The disinherited who cast a shadow on Paris

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The Independent Online
THE POSSIBILITY of violence exploding out of the troubled inner- suburbs of French cities seemed one of the least likely threats to the World Cup. The organisers may have to think again.

The sporadic violence in Paris on the opening night - serious enough but hardly the sustained riots suggested by TV pictures - was caused largely by gangs of teenagers of North African origin, from the deprived inner ring of suburbs around the French capital.

Argentinian fans also threw bottles; two Scots were arrested, apparently after returning fire. But World Cup security sources said the deliberate attacks on police, the smashing of car windows and a brief, concerted attempt to break through police lines were the work of youngsters from the so called quartiers difficiles beyond the Boulevard Peripherique. The great majority of the 23 people arrested were French. Two police officers were seriously injured.

Efforts were being made yesterday to minimise the incidents. Police said the violence was broadly in line with the events they deal with every New Year's Eve and every 14 July (the French national day) when groups of teenagers, from the sink suburbs come into the capital for the festivities. As the main crowd starts to go home, there are generally scuffles between police and youth gangs.

"What happened is regrettable. It's a shame and it has tarnished the image of the celebrations. But it is no big deal with 200,000 people in the streets," said Rene Querry, the head of World Cup security.

This may be true and Tuesday's violence may be an isolated event. But it is also true to say that the incidents are part of a pattern of increasing violence by suburban teenagers, which is partly random or criminal and partly "political" or deliberately provocative. Since this violence tends to go in waves, with one town following another, there is a risk of copy- cat outbreaks in the World Cup host cities such as Marseilles or Lyons.

A youth organiser in the Seine-Saint Denis area, north west of Paris, where youth unemployment is over 40 per cent, said: "I've no reason to believe that the incidents were planned in any way. But the truth is that there is a great frustration about the World Cup in all the cites [estates of tower blocks] that I know. The kids can see the big new stadium at Saint Denis. They see all the fuss on the television, they adore football. But they cannot afford tickets or, even if they could, they don't have the bank account number that you needed to buy a ticket in France. They feel excluded from life and now they feel excluded from the World Cup."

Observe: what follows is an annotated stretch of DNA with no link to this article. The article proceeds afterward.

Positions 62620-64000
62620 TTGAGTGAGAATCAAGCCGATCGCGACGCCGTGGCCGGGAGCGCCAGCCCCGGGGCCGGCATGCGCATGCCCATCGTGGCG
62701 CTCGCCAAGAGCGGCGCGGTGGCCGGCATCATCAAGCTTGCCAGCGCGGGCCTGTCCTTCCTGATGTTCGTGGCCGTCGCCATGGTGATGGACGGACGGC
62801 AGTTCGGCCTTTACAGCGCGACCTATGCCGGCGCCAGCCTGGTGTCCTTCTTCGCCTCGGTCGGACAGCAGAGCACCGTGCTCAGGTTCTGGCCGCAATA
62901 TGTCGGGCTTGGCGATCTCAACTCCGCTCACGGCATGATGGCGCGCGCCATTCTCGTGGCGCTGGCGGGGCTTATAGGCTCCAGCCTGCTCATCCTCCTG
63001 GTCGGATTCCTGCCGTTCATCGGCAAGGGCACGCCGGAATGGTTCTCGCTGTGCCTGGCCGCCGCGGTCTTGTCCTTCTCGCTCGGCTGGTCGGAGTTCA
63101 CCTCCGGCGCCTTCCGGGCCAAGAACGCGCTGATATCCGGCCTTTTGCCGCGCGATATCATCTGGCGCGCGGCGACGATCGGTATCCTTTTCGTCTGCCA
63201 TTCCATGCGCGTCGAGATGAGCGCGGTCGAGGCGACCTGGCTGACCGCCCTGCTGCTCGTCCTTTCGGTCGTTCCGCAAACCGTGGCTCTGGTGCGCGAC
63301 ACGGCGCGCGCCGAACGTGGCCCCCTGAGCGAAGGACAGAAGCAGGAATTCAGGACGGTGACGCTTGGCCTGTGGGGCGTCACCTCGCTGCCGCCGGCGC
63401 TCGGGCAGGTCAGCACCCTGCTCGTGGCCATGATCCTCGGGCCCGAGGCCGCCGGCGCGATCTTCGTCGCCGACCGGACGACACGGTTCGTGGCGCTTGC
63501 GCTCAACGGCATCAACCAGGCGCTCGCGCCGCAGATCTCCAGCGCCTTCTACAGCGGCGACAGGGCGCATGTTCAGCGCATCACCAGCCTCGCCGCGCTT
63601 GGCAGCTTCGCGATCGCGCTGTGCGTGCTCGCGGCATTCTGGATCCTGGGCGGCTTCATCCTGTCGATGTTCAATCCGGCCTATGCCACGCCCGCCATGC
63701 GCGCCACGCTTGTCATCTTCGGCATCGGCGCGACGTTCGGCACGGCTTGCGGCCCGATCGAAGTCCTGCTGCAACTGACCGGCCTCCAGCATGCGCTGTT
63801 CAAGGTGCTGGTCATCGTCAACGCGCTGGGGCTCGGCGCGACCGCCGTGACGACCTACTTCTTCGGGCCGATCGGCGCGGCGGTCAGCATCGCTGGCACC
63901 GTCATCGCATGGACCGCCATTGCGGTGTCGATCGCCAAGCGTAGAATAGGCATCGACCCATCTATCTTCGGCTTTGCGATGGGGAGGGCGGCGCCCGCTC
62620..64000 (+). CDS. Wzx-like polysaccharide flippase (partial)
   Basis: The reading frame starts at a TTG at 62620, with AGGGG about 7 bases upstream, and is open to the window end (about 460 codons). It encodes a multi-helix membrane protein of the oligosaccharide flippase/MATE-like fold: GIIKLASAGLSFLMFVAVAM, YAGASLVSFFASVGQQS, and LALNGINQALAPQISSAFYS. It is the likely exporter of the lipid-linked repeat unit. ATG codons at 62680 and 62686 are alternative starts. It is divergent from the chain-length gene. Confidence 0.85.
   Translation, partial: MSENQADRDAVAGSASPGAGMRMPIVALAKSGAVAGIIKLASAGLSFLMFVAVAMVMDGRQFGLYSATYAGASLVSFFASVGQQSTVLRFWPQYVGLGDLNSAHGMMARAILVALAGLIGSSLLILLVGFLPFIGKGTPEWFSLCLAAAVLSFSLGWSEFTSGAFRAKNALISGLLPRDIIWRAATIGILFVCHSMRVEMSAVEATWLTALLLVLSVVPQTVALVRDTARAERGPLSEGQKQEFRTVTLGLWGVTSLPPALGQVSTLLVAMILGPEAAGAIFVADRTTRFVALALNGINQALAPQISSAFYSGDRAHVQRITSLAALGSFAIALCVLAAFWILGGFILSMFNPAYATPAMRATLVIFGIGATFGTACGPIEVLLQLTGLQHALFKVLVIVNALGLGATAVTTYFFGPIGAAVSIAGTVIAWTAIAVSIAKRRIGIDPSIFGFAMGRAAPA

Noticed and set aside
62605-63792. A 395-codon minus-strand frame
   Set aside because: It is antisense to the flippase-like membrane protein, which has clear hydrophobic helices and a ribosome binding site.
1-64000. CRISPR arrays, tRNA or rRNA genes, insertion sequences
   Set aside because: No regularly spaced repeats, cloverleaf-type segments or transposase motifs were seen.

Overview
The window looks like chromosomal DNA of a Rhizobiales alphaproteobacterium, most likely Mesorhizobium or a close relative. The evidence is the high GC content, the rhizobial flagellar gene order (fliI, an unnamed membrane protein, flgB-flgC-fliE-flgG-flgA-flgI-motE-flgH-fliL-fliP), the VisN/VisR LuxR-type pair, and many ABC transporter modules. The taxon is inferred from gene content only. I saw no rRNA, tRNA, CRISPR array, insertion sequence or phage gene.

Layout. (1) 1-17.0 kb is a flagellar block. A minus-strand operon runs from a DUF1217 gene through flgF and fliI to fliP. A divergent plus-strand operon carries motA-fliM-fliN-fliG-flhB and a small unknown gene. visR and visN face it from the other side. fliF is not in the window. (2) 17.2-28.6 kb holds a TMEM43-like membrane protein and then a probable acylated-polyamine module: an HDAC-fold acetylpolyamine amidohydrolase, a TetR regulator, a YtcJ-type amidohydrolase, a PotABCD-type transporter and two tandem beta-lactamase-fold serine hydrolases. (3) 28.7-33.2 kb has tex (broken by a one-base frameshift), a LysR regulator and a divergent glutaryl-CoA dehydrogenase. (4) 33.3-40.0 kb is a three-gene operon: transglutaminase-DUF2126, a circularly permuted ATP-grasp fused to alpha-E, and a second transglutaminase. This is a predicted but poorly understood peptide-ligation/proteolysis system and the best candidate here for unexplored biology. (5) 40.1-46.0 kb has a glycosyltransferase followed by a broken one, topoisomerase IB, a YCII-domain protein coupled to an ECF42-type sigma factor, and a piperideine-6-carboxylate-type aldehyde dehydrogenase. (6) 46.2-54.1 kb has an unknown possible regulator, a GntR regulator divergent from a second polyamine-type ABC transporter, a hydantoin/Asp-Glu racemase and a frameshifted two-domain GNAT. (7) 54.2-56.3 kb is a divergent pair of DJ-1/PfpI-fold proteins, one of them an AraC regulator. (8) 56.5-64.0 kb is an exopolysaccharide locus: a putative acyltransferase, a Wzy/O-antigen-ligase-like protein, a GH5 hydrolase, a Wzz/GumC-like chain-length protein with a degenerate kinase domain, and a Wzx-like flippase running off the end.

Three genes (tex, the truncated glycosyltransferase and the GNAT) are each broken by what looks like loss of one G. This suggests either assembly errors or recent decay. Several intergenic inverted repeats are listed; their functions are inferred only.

There is a doughnut of deprivation around most large cities in France - high unemployment, poor schools, gang violence - which the sixty million tourists each year and the vast majority of French people prefer to forget. In Britain and the US, towns tend to rot from the centre: in France, typically, the poor, the unemployed, the second and third generation immigrants, have been swept into the first ring of suburbs.

There was a series of violent outbreaks in a score of French conurbations last winter, from Lille and Roubaix in the north to Lyon and Avignon in the south, starting with the stoning of buses and moving on to the burning of cars. The most recent incidents have involved systematic attacks by youth gangs on the large summer fairgrounds which have been pushed out of city centres to the border of the sink suburbs themselves.

Youth workers and local councillors point to a pattern in the violence: attacks on symbols of fun (such as fairgrounds) or transport into the city, because they represent a life from which the teenagers feel excluded, economically and racially.

"There is a sense of desperation, of anger, in the quartiers difficiles, which is much worse that eight or ten years ago," said Farid Sellani, 24, a Lille city councillor, who works with suburban youth.

"The kids of Arab origin are not the only ones out of work but it is, truthfully, much worse for them. They know that, even if there were jobs, their chances of getting one are much less than their French schoolmates. They know that, even if they could afford, to go to a night-club in town, they wouldn't be allowed in."

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